Overall, this is a good solid action novel, with several scientific and philosophical themes to think about. Goodreads rates it 3.78. I’m giving it only 3½ stars, in part because it’s a little too much like Jurassic Park. But it’s certainly well worth a read.

The Lost World, by Michael Crichton: 3½ stars

Dune by Frank Herbert: a book review

Dune by Frank Herbert (1965)

I recently re-read the classic 1965 novel Dune by Frank Herbert. This is Frank Herbert’s best book, and one of the best science fiction novels ever written. It won the Hugo Award in 1966 (jointly with Roger Zelazny’s This Immortal) and won the inaugural Nebula Award. It became a quite terrible 1984 film and a somewhat better miniseries.

Parts of the novel are reminiscent of the work of Cordwainer Smith, notably the idea of a desert planet producing spice, and the idea that navigating a faster-than-light ship requires a guild of unusual navigators who can see into the future. However, most of the novel was so original that it became a huge hit when it first appeared. Themes that are particularly notable are those of planetary ecology, intergalactic politics, and unusual human skills.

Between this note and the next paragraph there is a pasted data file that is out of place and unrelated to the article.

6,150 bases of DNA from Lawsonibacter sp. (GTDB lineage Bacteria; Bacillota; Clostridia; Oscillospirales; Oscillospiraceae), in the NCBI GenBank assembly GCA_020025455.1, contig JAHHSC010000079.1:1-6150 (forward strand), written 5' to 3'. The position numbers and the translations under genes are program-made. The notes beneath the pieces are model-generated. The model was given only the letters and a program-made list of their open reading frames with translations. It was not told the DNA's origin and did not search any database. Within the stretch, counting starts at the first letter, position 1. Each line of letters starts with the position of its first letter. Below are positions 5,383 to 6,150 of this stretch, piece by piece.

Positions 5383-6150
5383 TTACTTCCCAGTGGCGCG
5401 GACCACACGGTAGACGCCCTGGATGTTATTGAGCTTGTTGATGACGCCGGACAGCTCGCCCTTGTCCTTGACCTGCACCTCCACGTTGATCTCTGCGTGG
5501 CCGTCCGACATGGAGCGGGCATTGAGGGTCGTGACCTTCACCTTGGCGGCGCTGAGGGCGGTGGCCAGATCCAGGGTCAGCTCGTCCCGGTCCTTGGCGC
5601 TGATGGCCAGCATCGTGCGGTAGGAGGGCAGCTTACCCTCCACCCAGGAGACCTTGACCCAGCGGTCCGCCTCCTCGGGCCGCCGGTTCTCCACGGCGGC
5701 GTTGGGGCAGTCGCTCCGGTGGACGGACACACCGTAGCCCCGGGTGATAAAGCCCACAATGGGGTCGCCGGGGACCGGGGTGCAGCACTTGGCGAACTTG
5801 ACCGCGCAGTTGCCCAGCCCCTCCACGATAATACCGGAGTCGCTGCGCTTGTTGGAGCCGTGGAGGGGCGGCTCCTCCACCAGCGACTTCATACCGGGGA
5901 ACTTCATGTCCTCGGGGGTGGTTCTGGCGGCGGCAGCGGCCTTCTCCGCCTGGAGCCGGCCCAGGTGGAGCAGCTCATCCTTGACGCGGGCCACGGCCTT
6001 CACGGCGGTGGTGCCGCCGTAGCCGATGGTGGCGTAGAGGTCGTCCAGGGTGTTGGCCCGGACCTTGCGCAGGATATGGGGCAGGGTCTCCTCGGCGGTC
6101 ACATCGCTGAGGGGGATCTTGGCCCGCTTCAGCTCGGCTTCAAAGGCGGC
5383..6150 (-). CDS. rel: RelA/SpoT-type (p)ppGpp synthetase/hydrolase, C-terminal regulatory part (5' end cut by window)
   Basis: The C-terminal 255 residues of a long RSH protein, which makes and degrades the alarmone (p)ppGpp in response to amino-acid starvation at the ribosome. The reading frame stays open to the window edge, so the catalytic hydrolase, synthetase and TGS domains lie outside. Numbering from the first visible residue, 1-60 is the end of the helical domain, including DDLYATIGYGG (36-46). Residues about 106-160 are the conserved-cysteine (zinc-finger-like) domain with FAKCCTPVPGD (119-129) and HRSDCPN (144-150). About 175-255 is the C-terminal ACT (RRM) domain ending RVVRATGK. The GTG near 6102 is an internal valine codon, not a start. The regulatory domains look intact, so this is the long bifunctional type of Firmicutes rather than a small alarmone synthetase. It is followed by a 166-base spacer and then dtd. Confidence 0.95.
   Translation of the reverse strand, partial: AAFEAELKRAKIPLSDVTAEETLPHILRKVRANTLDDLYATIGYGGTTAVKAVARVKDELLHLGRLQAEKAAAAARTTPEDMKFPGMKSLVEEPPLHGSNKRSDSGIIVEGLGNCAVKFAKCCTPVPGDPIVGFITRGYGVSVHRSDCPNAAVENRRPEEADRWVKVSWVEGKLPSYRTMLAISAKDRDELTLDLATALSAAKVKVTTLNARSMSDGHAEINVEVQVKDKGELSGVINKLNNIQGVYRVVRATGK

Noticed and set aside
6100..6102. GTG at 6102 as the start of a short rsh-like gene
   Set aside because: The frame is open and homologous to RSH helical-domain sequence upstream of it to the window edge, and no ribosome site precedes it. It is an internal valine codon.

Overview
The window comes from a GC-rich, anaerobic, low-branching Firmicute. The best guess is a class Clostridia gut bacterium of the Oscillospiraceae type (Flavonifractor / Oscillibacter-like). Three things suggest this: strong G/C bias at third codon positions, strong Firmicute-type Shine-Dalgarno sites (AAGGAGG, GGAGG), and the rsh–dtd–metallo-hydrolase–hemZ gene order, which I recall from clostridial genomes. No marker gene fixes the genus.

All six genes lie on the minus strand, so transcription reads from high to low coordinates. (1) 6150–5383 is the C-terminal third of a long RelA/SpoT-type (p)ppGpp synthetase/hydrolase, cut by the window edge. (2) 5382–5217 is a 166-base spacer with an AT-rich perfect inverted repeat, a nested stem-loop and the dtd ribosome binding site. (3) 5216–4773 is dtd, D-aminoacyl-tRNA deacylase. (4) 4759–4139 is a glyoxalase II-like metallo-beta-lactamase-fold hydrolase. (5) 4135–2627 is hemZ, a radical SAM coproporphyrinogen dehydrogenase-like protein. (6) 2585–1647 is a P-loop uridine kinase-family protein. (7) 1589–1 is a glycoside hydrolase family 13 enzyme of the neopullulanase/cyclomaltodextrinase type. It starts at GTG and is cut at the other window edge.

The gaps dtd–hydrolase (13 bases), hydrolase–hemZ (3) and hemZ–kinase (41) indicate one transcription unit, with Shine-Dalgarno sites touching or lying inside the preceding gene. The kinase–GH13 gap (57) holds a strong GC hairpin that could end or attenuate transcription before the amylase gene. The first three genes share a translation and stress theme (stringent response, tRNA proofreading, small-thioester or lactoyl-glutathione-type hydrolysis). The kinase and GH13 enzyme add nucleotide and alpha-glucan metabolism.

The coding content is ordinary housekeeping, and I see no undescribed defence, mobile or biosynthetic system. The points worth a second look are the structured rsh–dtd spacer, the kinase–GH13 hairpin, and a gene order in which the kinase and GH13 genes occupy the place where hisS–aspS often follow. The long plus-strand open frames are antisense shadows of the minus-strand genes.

I have always been moved by Herbert’s idea of a symbolic ecological language that can “arm the mind to manipulate an entire landscape” (Appendix 1), and the idea of making ecological literacy a key part of education:

At a chalkboard against the far wall stood a woman in a yellow wraparound, a projecto-stylus in one hand. The board was filled with designs – circles, wedges and curves, snake tracks and squares, flowing arcs split by parallel lines. The woman pointed to the designs one after the other as fast as she could move the stylus, and the children chanted in rhythm with her moving hand.
Paul listened, hearing the voices grow dimmer behind as he moved deeper into the sietch with Harah.
‘Tree,’ the children chanted. ‘Tree, grass, dune, wind, mountain, hill, fire, lightning, rock, rocks, dust, sand, heat, shelter, heat, full, winter, cold, empty, erosion, summer, cavern, day, tension, moon, night, caprock, sandtide, slope, planting, binder. …’
” (Chapter 22)

The unusual ecology of the desert planet Arrakis encourages us, of course, to think more deeply about our own planet (and Arrakis was apparently inspired by the Oregon Dunes here on Earth).

Also fascinating is the idea that the human race has turned away from computers and the Internet, and gone back to training human minds to remember, calculate, and think:

‘Once men turned their thinking over to machines in the hope that this would set them free. But that only permitted other men with machines to enslave them.’
‘Thou shalt not make a machine in the likeness of a man’s mind,’ Paul quoted. […]